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I have no problem with the Retro-Clone games. As PK already pointed out, the introduction to Labyrinth Lords is genuine (I feel) and explains how they love old school game systems and want to breath new life into them. They acknowledge the predecessors of the gaming industry with fanboy zeal. Since the game companies that did produce these products are now defunct and dead, then I have no issue with someone else picking up the torch.

There is nothing new under the sun.

In the RPG hobby, the 1980's saw an exploration of different settings, genres, styles, and systems. The 1990's saw a refinement of systems that worked fairly well in the 1980's. There is a multitude of systems, genres, and styles out there currently, but they are based upon the same gaming principles for the most part. You can count the different approaches to game functions on one hand; Level-based or skill-based, random or point-based character generation, resisted task resolution or tiered-scale task resolution. etc.

Does every game going forward have to list designers from the 1970's in their credits?

BRP Ze 32/420

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...

You can count the different approaches to game functions on one hand; Level-based or skill-based, random or point-based character generation, resisted task resolution or tiered-scale task resolution. etc.

...

At least 2 or 3 hands. Dices or no dices. Unique resolution tables or not. Simulationist or abstract. etc.

Runequestement votre,

Kloster

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How does it hurt the hobby? Do you really think that those who prefer OSRIC or BFRP or Four Color over D20 or even D100 counterparts are hurting the market by buying products for those games instead of WOTC books? Chances are they wouldnt buy WOTC or other games anyway. Personally I think they are helping the hobby by providing a product that people actually want.

No. I think those who rip pff an RPG and pass it off as thier own do hurt the hobby. The big point being ripping off the system. Most RPGs have enough differences from each other to be more than a rip off. The people who wouldn't buy WotC products probably woun't be interested in D%D/d20 rip offs either.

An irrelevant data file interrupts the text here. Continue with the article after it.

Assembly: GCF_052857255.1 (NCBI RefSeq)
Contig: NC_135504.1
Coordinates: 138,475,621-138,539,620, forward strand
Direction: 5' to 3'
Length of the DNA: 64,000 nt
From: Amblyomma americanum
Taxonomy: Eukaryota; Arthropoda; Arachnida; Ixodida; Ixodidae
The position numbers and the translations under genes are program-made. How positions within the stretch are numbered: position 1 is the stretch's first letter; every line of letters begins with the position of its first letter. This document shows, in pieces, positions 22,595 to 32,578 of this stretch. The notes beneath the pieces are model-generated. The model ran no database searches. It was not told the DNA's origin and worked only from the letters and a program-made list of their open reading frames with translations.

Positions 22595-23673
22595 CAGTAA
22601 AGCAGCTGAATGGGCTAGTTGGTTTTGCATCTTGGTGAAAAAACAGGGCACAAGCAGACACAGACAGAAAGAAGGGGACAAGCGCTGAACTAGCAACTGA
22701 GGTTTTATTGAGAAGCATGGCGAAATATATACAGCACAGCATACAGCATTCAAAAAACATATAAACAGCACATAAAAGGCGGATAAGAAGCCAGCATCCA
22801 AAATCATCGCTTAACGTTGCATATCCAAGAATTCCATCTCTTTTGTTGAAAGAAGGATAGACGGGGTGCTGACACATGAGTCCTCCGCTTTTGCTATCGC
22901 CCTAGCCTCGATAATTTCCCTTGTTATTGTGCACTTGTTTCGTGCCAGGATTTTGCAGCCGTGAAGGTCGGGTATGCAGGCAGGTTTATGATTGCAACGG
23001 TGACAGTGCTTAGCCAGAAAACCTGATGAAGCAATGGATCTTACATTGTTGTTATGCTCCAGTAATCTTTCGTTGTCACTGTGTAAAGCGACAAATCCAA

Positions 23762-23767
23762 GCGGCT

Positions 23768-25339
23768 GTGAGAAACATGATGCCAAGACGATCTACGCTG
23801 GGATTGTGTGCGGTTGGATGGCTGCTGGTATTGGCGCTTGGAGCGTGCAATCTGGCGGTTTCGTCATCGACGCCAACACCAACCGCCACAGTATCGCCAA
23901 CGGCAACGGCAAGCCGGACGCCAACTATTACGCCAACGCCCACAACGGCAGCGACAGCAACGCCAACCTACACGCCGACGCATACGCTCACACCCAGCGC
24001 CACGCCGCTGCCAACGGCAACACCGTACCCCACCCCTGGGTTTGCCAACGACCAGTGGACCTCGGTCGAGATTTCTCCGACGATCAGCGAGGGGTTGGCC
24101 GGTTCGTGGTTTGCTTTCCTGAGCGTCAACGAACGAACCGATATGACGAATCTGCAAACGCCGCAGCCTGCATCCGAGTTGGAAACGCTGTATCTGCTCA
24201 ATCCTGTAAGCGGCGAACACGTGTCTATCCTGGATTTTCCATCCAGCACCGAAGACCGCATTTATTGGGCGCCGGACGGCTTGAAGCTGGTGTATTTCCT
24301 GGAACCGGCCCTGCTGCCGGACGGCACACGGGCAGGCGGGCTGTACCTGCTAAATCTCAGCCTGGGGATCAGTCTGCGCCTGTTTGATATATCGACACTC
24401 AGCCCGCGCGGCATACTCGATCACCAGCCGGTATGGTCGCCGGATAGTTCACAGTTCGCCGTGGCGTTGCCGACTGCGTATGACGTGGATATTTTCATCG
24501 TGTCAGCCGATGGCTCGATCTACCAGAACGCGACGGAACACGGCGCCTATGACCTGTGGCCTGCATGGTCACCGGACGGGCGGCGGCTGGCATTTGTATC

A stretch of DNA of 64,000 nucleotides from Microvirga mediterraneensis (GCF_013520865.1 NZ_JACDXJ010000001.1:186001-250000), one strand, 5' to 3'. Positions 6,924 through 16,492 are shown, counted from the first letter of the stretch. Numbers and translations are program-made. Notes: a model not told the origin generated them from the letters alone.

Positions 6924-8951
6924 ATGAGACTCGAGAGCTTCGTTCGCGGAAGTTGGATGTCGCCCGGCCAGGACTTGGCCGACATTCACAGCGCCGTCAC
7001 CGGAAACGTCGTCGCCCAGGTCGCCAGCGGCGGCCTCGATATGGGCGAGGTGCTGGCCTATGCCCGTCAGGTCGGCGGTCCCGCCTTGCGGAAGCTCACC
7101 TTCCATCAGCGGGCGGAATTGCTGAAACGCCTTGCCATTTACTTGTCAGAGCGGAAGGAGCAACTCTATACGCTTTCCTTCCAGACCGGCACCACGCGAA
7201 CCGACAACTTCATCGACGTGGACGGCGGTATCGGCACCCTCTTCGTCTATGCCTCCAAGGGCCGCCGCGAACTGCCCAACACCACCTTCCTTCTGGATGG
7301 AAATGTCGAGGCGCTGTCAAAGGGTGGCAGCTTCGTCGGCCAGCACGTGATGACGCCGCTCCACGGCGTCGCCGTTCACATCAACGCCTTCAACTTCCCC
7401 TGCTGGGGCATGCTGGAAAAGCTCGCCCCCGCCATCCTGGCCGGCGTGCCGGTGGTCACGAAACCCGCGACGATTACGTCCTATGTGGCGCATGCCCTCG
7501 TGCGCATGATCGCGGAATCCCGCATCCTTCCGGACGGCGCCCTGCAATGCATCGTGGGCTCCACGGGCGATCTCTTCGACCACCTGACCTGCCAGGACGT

But to swipe someone elses work and not give credit for it is wrong. I'm noting taking about taking one or two rules, ALL RPGS have borrowed from each other.

I would have quit games altogether if it werent for OSRIC and GORE! Hell because of GORE I went out and bought Call of Cthulhu books and am going to get BRP when it comes out. I might even check out MRQ, sense the only negative comments I get about MRQ is that it "isn't BRP or RQ".

I never played any RQ, have no clue what a Glorantha is and think a Duck is for eating. But because of GORE Ive discovered this whole other side of games I never seen.

So basically Dan Proctor is providing free advertisement for BRP by making GORE. I saw it, read it and wanted more. And that leads me to either MRQ or BRP.

I don't have a problem with GORE. Peronsally, I think it has just a s much right to be on the market as MRQ does. At least GORE isn't sold AS Call of Cthulhu.

Yeah, that stopped George Lucas. It stopped DC Comics. It stopped Stan Lee. It stopped Dungeons and Dragons (TSR). I honestly believe they are more likely to write more stuff because they have the original ideas, dont want to give up on them and can make better follow ups as its their ideas (with the exception of Lucas, we were better of letting others steal his stuff).

Actually it has. All the people and companies you mentioned have been involced in lawsuits over ownership of creative works. Lucas is very protective of Star Wars; DC is the main reason why the copyright laws have been extened from 18 years to 95, and responsible for taking Captain Marvel off the market with a rather infamous legal battle; TSR has gone after others for infringing on D&D, and OGL occured under differernt ownership; Stan Lee has been on the recieving end of suits and claims by people such as Jack Kirby and Steve Ditko over just who created the major characters of the Marvel Universe.